During last month a crowd of people, most of them under 30 and supported at the same time by the oldest people of society, have closed one of the main avenues of Yerevan. Set on the surface of the protest was the claim against the raise of electricity prices implemented by the Armenian government, however, a deeper analysis down to the roots of this movement indicates that something beyond the question of electricity costs is going on.
The occupation of Baghramian avenue shows both the need of new and fresher air for the country and the fact that there are people willing to bring it, especially after the big flow of migration started after the collapse of the Soviet Union, when many citizens leave Armenia trying to find a better future abroad.
However, if there is something that the events in Baghramian have shown is nothing but the existence of a generation that, despite keeping in mind the potential chances of improvement through migration, are not willing to leave their country adrift. They are determined to get involved in the future of their society and eager to take part in the process of development. In this particular case, due to the protests, the government of Serzh Sargsyan has decided, if not to revoking the increase of the 17% in the electricity bill, to bear the costs until an audit of ENA determines whether the hike is justified.
A precedent of peaceful protests.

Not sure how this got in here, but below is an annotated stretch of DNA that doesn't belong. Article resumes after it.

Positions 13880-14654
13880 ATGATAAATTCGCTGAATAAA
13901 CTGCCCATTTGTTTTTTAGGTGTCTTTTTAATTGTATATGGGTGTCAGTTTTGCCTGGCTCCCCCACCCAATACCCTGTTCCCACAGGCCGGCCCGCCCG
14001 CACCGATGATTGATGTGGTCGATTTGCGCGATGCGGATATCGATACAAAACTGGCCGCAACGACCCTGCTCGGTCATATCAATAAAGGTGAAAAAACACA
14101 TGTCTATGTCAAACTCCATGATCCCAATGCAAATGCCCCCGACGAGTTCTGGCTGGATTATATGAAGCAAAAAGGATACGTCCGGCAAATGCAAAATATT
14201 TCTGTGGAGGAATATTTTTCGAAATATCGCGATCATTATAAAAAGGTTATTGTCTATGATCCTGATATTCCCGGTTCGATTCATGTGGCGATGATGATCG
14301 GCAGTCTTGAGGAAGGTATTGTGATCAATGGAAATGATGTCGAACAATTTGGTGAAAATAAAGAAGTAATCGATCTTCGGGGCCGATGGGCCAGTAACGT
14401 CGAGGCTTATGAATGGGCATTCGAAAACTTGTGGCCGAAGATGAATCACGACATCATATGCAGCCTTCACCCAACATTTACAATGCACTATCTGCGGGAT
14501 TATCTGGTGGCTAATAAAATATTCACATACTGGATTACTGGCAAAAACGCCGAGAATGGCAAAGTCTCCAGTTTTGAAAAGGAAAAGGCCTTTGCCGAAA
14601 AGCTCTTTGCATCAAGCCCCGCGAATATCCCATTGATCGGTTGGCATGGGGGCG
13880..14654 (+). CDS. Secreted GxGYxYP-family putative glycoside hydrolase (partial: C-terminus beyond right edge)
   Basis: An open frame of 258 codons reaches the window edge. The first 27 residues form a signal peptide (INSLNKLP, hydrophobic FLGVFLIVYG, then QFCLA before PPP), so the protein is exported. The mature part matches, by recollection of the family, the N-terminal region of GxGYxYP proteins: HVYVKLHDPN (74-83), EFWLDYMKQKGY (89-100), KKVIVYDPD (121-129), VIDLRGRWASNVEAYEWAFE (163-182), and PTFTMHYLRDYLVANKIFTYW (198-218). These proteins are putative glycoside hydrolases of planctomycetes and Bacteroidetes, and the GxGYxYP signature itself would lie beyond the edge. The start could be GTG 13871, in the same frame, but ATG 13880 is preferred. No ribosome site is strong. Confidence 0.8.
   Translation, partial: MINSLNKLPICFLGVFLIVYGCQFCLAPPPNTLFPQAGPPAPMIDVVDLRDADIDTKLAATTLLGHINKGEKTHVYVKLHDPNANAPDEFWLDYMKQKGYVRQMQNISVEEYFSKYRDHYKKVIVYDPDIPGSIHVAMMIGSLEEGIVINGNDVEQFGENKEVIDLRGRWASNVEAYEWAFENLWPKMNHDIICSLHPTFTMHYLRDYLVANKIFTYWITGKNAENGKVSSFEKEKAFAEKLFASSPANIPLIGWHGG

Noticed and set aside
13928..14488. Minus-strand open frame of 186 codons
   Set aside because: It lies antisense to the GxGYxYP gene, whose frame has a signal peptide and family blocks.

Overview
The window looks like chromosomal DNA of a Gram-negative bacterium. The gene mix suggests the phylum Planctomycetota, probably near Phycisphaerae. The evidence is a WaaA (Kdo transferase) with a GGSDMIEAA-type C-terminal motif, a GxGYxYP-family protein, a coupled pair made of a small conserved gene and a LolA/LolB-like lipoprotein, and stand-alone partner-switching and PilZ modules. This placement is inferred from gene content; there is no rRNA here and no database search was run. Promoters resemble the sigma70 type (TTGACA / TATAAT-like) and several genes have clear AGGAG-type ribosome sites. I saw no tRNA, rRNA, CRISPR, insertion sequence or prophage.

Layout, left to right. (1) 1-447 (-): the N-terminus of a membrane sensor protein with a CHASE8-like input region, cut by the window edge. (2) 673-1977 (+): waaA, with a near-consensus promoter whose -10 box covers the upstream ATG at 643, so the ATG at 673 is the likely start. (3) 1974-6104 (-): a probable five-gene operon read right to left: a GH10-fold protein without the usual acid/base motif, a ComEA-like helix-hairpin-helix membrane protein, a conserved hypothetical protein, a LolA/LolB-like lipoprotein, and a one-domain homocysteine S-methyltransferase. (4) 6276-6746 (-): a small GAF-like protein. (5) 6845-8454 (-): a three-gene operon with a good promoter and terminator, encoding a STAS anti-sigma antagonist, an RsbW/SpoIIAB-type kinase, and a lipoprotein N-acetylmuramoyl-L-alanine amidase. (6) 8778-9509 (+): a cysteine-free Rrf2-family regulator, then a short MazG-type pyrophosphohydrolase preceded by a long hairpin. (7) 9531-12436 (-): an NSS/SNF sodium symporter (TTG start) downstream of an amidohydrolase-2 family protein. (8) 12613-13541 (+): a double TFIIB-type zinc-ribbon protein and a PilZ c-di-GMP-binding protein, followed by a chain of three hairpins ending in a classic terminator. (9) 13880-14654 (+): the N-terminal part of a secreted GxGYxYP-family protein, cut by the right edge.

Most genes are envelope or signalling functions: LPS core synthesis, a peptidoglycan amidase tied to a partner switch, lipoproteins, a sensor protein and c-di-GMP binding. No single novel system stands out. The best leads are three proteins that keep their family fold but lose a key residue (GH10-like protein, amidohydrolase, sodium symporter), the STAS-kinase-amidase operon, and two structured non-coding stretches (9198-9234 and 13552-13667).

The people have left Baghramian Avenue, but it has worked as a hint of the willingness of a representative part of the Armenian society. The demonstration, even though the assistance has been a few thousands of people, was backed up and supported by most of the population.
Something that is specially complicated in a country where the soviet mentality is still ingrained in some sectors. The demonstrators have been well organised, keeping all the time a civilized way of protests in permanent respect, in spite of isolated altercations with the security forces, and leaving clear what is the nature of the movement.
The first attempt of the government to break up protests left a toll of 237 detained and did nothing but congregate more people for the subsequent journeys. Fortunately, the movement has been peaceful all the time, an attitude that will be key for the future in the case of demonstrations.
The electric price rise has not been revoked, it has merely been frozen and the people has, perhaps temporally, left Baghramian Avenue. But the manifestation has passed the level of practical issues to point out the discomfort of many people with the current policy-making of Armenia and, above all, their will to take part in the process of running a country.
Alejandro Jalon, EVS volunteer of “Young Citizens of Armenia” project
Reference for the photo